Minet plans to expand

Company in talks with city of Jefferson for services



INDEPENDENCE — Monmouth-Independence Networks may start providing services to the city of Jefferson, said Don Patten, general manager of Minet.

“We’re going to put our beta test over in Jefferson as early as next week,” he said at Thursday’s board meeting. “I want that revenue coming in, and Jefferson is just pummeling me to get this thing moving.”

Patten said the Jefferson city council has come to consensus to move ahead with business planning, engineering, an intergovernmental agreement and setting up a beta test.

He said the city has 1,200 potential customers, and has guaranteed Minet would have 600 new customers for internet along with telephone hookups. Patten estimated the annual revenue at $265,000 to $295,000 from the venture.

Patten noted that Minet would have to consider increasing staffing to accommodate the agreement with Jefferson, as well as any other expansion opportunities.

According to the current intergovernmental agreement between the cities of Monmouth and Independence, dated 2009 — which is the governing document for Minet — all new service agreements must be approved by the Minet board of directors with a two-thirds vote.

The proposal with Jefferson was not voted on by the board at its Thursday meeting.

Board member Scott McClure said the board needs to have a full discussion on whether or not to move forward with the arrangement with Jefferson — and any future expansions.

“We want to know what projected revenues are; what expenses are; what staffing needs are,” McClure said. “And also just cash flow issues. Are we now front-loading some costs, and then that plays into when the revenue starts kicking in.”

McClure said the board will be getting questions and needs to have the information to answer those questions.

In the last year, the cities of Monmouth and Independence have been asked to cover debt payments on behalf of Minet of about $800,000.

“We’ve never had the most robust sales and marketing,” McClure said. “But now we’re going to a whole new market. Do you need a Jefferson specialist? Knocking on doors in Jefferson, that’s their job? Or do we need to be taking ads out in their local newspaper? What do we need to do to go into a new market?”

Patten said the finance committee has vetted the plan to provide services to Jefferson.

McClure said that, while he appreciates that the finance committee is there to go over plans, the board needs to see a plan and be comfortable with the decision.

Also at Thursday’s meeting, corporate finance officer Mark Thoenes and finance committee member Gary Van Horn presented the final draft of Minet’s mission and value statements.

Board member Jon Carey said he appreciated the sense of ownership Minet employees have taken with the company, but noted that the debt service was not specifically mentioned in the statement.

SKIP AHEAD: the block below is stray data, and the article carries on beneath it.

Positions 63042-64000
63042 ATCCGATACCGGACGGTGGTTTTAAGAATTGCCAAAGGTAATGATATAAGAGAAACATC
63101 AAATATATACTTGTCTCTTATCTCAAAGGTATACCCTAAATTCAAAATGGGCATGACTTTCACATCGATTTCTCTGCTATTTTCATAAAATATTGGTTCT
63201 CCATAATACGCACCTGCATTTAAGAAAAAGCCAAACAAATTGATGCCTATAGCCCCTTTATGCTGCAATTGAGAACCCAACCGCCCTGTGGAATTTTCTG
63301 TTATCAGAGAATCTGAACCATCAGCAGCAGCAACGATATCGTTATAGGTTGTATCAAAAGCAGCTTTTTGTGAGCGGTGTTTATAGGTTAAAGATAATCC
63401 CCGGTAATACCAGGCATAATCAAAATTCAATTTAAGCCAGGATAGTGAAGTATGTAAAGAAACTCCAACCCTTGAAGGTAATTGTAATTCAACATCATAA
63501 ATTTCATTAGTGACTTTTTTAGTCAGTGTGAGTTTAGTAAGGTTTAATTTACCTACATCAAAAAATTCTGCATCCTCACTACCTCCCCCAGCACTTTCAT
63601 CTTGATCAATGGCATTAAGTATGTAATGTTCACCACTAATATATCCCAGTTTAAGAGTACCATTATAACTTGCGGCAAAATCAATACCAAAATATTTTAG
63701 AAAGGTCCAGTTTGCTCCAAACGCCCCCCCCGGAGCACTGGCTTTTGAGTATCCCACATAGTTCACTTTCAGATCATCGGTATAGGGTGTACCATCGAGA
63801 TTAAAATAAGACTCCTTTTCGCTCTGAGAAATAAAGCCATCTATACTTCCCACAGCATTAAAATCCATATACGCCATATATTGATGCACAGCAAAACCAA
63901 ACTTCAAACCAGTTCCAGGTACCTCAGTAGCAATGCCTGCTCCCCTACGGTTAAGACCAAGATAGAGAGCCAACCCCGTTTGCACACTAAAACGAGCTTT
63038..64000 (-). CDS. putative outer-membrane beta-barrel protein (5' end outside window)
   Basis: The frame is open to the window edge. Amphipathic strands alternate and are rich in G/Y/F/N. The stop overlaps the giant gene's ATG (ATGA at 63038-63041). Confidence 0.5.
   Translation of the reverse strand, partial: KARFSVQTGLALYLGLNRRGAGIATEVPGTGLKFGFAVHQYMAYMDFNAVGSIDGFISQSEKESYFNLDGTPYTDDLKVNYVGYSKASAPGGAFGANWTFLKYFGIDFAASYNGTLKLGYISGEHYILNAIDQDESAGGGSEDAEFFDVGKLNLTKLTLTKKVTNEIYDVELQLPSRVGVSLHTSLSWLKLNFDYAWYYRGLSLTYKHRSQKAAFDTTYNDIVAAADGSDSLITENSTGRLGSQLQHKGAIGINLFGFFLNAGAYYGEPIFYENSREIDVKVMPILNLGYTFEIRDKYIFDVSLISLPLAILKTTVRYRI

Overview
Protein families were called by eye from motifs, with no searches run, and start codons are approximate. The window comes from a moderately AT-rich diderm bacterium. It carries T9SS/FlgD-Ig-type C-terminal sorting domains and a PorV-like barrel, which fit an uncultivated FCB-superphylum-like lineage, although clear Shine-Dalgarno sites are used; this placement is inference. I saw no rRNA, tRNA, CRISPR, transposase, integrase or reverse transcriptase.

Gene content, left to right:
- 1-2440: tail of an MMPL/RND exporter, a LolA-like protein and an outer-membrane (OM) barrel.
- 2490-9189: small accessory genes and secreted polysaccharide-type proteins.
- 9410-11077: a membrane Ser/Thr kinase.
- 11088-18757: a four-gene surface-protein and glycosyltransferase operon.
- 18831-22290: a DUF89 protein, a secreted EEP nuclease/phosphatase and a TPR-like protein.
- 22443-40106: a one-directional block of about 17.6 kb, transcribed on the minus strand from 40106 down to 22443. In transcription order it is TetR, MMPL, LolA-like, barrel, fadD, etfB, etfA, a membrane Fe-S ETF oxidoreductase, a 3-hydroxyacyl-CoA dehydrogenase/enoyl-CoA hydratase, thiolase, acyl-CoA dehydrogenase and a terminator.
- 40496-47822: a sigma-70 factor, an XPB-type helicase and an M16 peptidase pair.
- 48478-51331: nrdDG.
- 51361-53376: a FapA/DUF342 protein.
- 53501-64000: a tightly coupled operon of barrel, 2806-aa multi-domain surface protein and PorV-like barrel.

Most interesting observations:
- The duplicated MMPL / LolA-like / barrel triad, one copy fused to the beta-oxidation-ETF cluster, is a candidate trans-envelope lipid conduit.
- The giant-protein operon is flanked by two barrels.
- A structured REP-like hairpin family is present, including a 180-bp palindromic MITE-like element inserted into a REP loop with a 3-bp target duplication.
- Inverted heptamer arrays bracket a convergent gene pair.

“The biggest heartburn people have about Minet is it doesn’t meet the debt service, and the impact on city budgets both in Independence and Monmouth,” he said. “I don’t see that addressed.”

Thoenes said a goal mentions debt service improvement.

John Cooper, Minet employee, said the debt service is a sore subject and shouldn’t be brought into a core values statement.

“You want to say you’re making strides to improve the situation without saying what the situation is in its entirety,” he said.

McClure disagreed, requesting that speaking specifically about the debt could be done in a nice and professional way — not negatively — but it needs to be put in somewhere.

“I appreciate what you’re saying,” Thoenes said. “That’s not the vision or the mission of the company. That’s not why the company was put into existence. The company didn’t take the debt; someone else put the debt on the company. The company is here to go out and increase its value to its maximum. Then, once we have a plan for that, hopefully it will be sufficient to service the debt. I don’t think becoming debt solvent is a vision or mission of the company.”

“It’s not, but it ought to be part and parcel of the strategic plan,” Carey said.

McClure agreed.

“They don’t want Minet to become a great company and the cities are still stuck with the debt,” he said.

In the future, the Minet board of directors will use more executive sessions to discuss details about expansion plans, board member Greg Ellis said.

He suggested they use the public records law relating to trade secrets.

McClure agreed saying, “It’s the interesting thing as a public entity. You have to do certain things quietly, but the public doesn’t appreciate that.”

The next scheduled Minet board meeting is for 7:30 a.m. on Sept. 22 at the Henry Hill Educational Support Center, 750 S. Fifth St.

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